The rich region of Catalonia has long dreamed of independence from outside rulers. Now it’s at loggerheads with its Spanish masters — at an awkward time for Europe.
Catalan pro-independence supporters demonstrate in Barcelona, Spain, 11 March 2018
By Ellis Clark, Peyton Spolansky and Feven Yared
With its distinctive culture and economic prowess, the region of Catalonia has long dreamed of independence from outside rulers who for centuries have kept its ambitions in check.
Most recently, Catalonia’s fight for independence, splashed across front pages around the world, has triggered a constitutional crisis with Spain’s central government and raised awkward questions about European unity just as Britain is preparing to quit the EU.
The triangular region bordering the Mediterranean Sea and France in northeast Spain is known for its cosmopolitan capital, Barcelona, its rich artistic heritage — think Salvador Dalí, Pablo Picasso and Antoni Gaudí — its beaches, boulevards and night life, and, for football lovers, FC Barcelona, aka Barça.
It is also one of Europe’s major ports and the economic powerhouse of Spain, accounting for one quarter of the country’s exports and about a fifth of its output.
Catalonia’s economic might has long made it an attractive prize for outside powers while making the dream of independence something more than a whim.
Rapid economic growth lessened the pain.
For centuries, Catalonia was coveted by rulers on both sides of the Pyrenees mountains that divide current-day Spain from France.
In the early 18th century, competing monarchies laid claim to the Spanish crown before the Bourbon King Philip V emerged victorious. Feeling betrayed by the Catalans, he wasted no time issuing the Nueva Planta Decrees, which terminated Catalonia’s separate institutions, laws and rights, and folded the region into Spain.
The loss of centuries of separate laws and customs did not sit well with Catalans, but over the next two centuries, rapid economic growth, spurred by trade with Spain’s American colonies, lessened the pain.
By the beginning of the 20th century, Spain had lost all of its remaining colonies to the United States while Barcelona was emerging as an artistic and industrial capital. Catalonia’s growth made independence seem a more realistic ambition.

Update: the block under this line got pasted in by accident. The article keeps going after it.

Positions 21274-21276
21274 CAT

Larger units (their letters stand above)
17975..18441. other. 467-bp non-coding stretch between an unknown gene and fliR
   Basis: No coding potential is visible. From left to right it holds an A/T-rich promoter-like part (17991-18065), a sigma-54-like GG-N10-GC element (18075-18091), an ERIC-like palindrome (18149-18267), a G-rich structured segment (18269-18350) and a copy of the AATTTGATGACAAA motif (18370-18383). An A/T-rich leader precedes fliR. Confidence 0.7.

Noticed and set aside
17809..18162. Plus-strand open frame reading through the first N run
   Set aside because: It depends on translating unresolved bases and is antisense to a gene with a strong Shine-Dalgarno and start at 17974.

Spain’s decision to remain neutral during World War One, when many Catalans felt an affinity for the Triple Entente of Britain, France and Russia, added to resentment of the monarchy, which in the event was sidelined after Francisco Franco emerged victorious from Spain’s Civil War and imposed 3-1/2 decades of fascism.
Ruling with an iron fist, Franco repressed Catalonia’s culture and self-government as part of his policy of centralizing control in Madrid. After Franco died in 1975 and Spain transitioned to a democracy and eventual membership in the EU, Catalonia recovered much of its cultural and political autonomy.
The next two decades of rapid economic growth bankrolled Barcelona, which hosted the Olympic Games successfully in 1992 and became one of Europe’s top tourist destinations.
At a breaking point
But Spain’s financial crisis starting in 2008 stirred secessionist thoughts anew among many Catalans who felt they were carrying too big a fiscal burden inside of Spain.
Kitchen-table talk of independence moved to party platforms.
It all came to a head last autumn when a coalition of pro-independence parties spearheaded a referendum, quickly declared illegal by Madrid, that saw an overwhelming majority of those who voted favoring secession from Spain.
During the referendum, images of a brutal crackdown by police, ordered into the streets by anti-independence forces, were transmitted around the world, only muddying the waters.
A subsequent declaration of independence by Catalonia’s legislature was struck down by Madrid, which dissolved the regional government and placed the region under central control.
So now we wait for the dénouement of this latest political spasm that is pitting Spain’s richest region against the central government — and the monarchy.
Those of us at School Year Abroad Spain are truly caught in the middle. The city where we are studying, Zaragoza, is halfway between Madrid and Barcelona. And it is hard for any of us to take a position on an issue that for centuries has remained unresolved but which now seems to be reaching a breaking point.
Do you think Catalonia will secede? Do you think they should?
(For other News-Decoder articles on Catalonia, click here.)
Ellis Clark is in his second-to-last year of high school, studying at School Year Abroad in Spain. He is from Detroit, Michigan, and previously studied at St. Paul’s School in New Hampshire. He is an avid student of History, Politics and International Relations. In his free time, he enjoys travel, talking politics and pop culture, and championing causes for good in the world.
Peyton Spolansky is News-Decoder’s student ambassador at the School Year Abroad program in Spain this year. She comes from New York and will finish her high school studies at the Lawrenceville School in New Jersey. Her favorite subjects are History and English, and she enjoys writing, reading, biking and running. She has worked on her school’s Spanish newspaper and spent summers helping children who struggle academically.
Feven Yared attends high school at Lakeside School, in Seattle, Washington, and is spending her penultimate year at School Year Abroad Spain. Her favorite subjects are Spanish and Spanish Literature. In her free time, she enjoys reading dystopian novels, discussing international issues as a member of the Model United Nations tutoring young kids.